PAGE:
Isaac, then Isaac I, who was Byzantine Emperor from 1057 to 1059, was dead set on rebuilding his weakened army, but his methods for raising the necessary money (confiscating land from nobles and the Orthodox Church) made him unpopular, and amid a serious illness he was forced to appoint as his heir apparent the future Constantine X Doukas (d. 1067). Shortly afterward, owing to a combination of the illness and the unpopularity, he abdicated. Constantine X was a weak ruler who allowed the palace bureaucracy to control the empire, which meant that the money Isaac had earmarked for strengthening the army was distributed back to influential nobles and the Church. Meanwhile, in 1064 the Seljuks, now ruled by Sultan Alp Arslan (d. 1072), seized the Armenian city of Ani in the Caucasus, which had been annexed by Constantine IX many years earlier. Constantine X died, and his wife Eudokia became regent for their sons. Because the situation on the eastern frontier looked so dire, she broke a deathbed promise to Constantine and remarried, to a Byzantine general named Romanos Diogenes, who then became emperor in 1068. But he was not universally well-received.

Let’s stop for a second. If all you’re getting from this narrative so far is that the inner workings of the Byzantine Empire were a freaking mess in the late 11th century, then you’re getting the point. I’m not a Byzantine expert, but I know enough of the story to give you a simplified version, and even simplified it’s almost impossible to follow all the backbiting and claimants to the throne and wives betraying husbands and unscrupulous dudes marrying their way onto the throne. This all matters because, as you’ll see, the real problem for the Byzantines after Manzikert wasn’t so much that they lost the battle, it’s that all this court intrigue then exploded into total chaos. It’s the chaos that allowed the Turks to follow up on their victory by pouring into Anatolia and forever depriving the empire of its core.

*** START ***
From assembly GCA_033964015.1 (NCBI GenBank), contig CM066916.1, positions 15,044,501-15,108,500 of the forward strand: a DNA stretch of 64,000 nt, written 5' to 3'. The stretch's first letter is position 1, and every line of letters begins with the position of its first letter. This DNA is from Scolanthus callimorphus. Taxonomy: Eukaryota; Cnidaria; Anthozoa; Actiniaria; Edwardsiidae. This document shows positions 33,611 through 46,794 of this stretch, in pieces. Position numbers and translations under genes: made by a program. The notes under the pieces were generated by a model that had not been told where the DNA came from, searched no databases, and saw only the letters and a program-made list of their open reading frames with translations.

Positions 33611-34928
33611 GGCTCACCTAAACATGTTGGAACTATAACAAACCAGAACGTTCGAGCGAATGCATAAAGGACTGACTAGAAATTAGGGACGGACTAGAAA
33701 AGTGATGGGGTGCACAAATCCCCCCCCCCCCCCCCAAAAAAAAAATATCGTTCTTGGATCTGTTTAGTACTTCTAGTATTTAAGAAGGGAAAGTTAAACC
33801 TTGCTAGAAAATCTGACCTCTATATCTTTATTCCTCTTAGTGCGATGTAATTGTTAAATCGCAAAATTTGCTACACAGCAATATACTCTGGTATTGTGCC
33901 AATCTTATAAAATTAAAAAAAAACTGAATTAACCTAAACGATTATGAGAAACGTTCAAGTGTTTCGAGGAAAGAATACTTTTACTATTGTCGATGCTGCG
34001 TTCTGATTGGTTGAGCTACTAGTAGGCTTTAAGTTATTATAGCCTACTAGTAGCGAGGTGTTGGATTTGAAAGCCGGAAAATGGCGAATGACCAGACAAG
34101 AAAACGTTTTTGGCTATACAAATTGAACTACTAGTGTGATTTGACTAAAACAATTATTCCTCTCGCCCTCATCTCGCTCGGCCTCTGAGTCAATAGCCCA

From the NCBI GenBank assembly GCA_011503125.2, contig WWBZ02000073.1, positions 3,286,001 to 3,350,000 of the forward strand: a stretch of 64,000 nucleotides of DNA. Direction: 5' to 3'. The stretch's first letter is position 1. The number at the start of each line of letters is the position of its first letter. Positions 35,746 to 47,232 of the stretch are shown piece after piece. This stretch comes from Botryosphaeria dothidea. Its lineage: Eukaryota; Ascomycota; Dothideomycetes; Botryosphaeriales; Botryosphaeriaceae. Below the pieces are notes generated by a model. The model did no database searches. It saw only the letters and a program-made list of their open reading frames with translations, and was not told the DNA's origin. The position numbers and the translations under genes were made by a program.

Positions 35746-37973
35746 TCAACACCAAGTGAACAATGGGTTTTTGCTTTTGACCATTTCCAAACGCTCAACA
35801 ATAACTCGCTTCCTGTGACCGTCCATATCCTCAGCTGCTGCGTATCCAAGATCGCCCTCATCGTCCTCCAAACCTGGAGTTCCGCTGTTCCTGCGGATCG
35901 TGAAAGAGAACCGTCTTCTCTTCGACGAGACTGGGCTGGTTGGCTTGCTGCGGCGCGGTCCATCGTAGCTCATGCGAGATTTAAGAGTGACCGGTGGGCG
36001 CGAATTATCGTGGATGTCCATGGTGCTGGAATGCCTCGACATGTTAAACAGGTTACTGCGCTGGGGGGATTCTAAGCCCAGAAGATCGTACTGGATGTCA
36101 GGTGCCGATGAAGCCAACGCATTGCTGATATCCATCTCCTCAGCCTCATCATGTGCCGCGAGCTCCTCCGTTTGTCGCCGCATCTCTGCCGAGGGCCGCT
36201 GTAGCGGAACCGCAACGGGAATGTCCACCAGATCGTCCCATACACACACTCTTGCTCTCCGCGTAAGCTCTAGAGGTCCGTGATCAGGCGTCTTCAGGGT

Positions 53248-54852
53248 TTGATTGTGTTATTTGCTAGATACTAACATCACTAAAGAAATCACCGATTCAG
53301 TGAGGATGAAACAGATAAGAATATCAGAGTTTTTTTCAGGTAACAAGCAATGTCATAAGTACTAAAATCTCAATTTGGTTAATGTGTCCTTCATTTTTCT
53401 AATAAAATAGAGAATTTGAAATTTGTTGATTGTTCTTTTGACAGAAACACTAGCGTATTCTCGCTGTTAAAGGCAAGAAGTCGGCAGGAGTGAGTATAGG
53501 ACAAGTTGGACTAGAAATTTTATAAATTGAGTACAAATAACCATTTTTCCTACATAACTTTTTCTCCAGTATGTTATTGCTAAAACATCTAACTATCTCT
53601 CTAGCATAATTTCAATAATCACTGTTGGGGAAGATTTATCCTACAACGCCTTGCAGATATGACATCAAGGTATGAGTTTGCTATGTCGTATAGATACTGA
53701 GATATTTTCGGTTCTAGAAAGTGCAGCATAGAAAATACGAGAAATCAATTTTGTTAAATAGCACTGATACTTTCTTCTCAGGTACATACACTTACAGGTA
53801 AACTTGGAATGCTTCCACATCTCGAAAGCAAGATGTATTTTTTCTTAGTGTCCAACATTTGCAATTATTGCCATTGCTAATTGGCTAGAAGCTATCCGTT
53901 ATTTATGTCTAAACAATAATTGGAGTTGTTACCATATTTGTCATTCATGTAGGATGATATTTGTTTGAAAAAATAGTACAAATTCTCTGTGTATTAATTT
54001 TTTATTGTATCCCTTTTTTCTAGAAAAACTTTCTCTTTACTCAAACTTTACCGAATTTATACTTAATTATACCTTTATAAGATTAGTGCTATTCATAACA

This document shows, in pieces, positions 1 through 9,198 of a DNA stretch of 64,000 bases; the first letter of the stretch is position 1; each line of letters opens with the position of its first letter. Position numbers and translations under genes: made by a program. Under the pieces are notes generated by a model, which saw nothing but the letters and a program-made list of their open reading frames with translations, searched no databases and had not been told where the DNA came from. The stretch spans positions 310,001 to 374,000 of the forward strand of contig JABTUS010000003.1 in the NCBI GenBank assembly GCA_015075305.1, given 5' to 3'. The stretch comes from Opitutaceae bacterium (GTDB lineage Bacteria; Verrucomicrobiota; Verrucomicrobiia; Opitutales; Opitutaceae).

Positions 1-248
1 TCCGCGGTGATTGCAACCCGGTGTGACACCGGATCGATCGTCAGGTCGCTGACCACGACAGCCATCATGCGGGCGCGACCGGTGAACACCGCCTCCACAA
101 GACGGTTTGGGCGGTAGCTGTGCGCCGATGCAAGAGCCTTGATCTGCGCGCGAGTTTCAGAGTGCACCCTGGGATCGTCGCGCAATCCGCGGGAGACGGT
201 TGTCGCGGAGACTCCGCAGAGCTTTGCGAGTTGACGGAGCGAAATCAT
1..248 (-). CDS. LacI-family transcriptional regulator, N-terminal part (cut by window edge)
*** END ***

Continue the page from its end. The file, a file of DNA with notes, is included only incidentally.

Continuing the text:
Romanos IV, as he was now known, tried, like Isaac I before him, to rebuild the empire’s military strength. Between his own standing army, his personal guard, and lots of mercenaries, Romanos managed to put together an army that Muslim chroniclers numbered between 200,000 and 400,000 soldiers. Not a chance, but Muslim chroniclers (all chroniclers, really) do love to exaggerate their side’s victories. In reality the Byzantine force was probably more like 40,000 to 70,000 strong, and headed east to fend off the Seljuk threat. It was during this march east that Alp Arslan first seized Manzikert (now the Turkish town of Malazgirt), which then became one of Romanos’s targets. At some point, for reasons unknown, he decided to split his army in two, leading one part himself toward Manzikert and sending the other under his trusted general Joseph Tarchaniotes to Khilat (modern Ahlat) to the south. It’s possible that Romanos didn’t know where the Seljuks were and wanted to fortify Khilat before they got there, or he might have been hoping to catch them from two sides or something, but the danger of splitting your army is that if you don’t do it right (and if you don’t know where your enemy is then you can be fairly sure you haven’t done it right), you’ve just helpfully done the first half of “divide and conquer” on your enemy’s behalf.

Something happened to this second part of the army, because it’s essentially never heard from again, but it’s not clear what that “something” was. Muslim sources record that Alp Arslan met it in battle and wiped it out, but there are no surviving Roman sources that mention this. It’s possible that the army just fled, or broke up and wandered off, but that doesn’t seem fair to those fighters or to Tarchaniotes, who was a capable general. Tarchaniotes may have been aligned with a faction at court that opposed Romanos in the name of Constantine X’s son, Michael VII Doukas (d. 1090), who was the rightful heir and was Romanos’s junior co-emperor, so he and his army might have deserted Romanos for that reason. We do know that Tarchaniotes died in 1074, so whatever happened wasn’t a total massacre because he clearly survived it.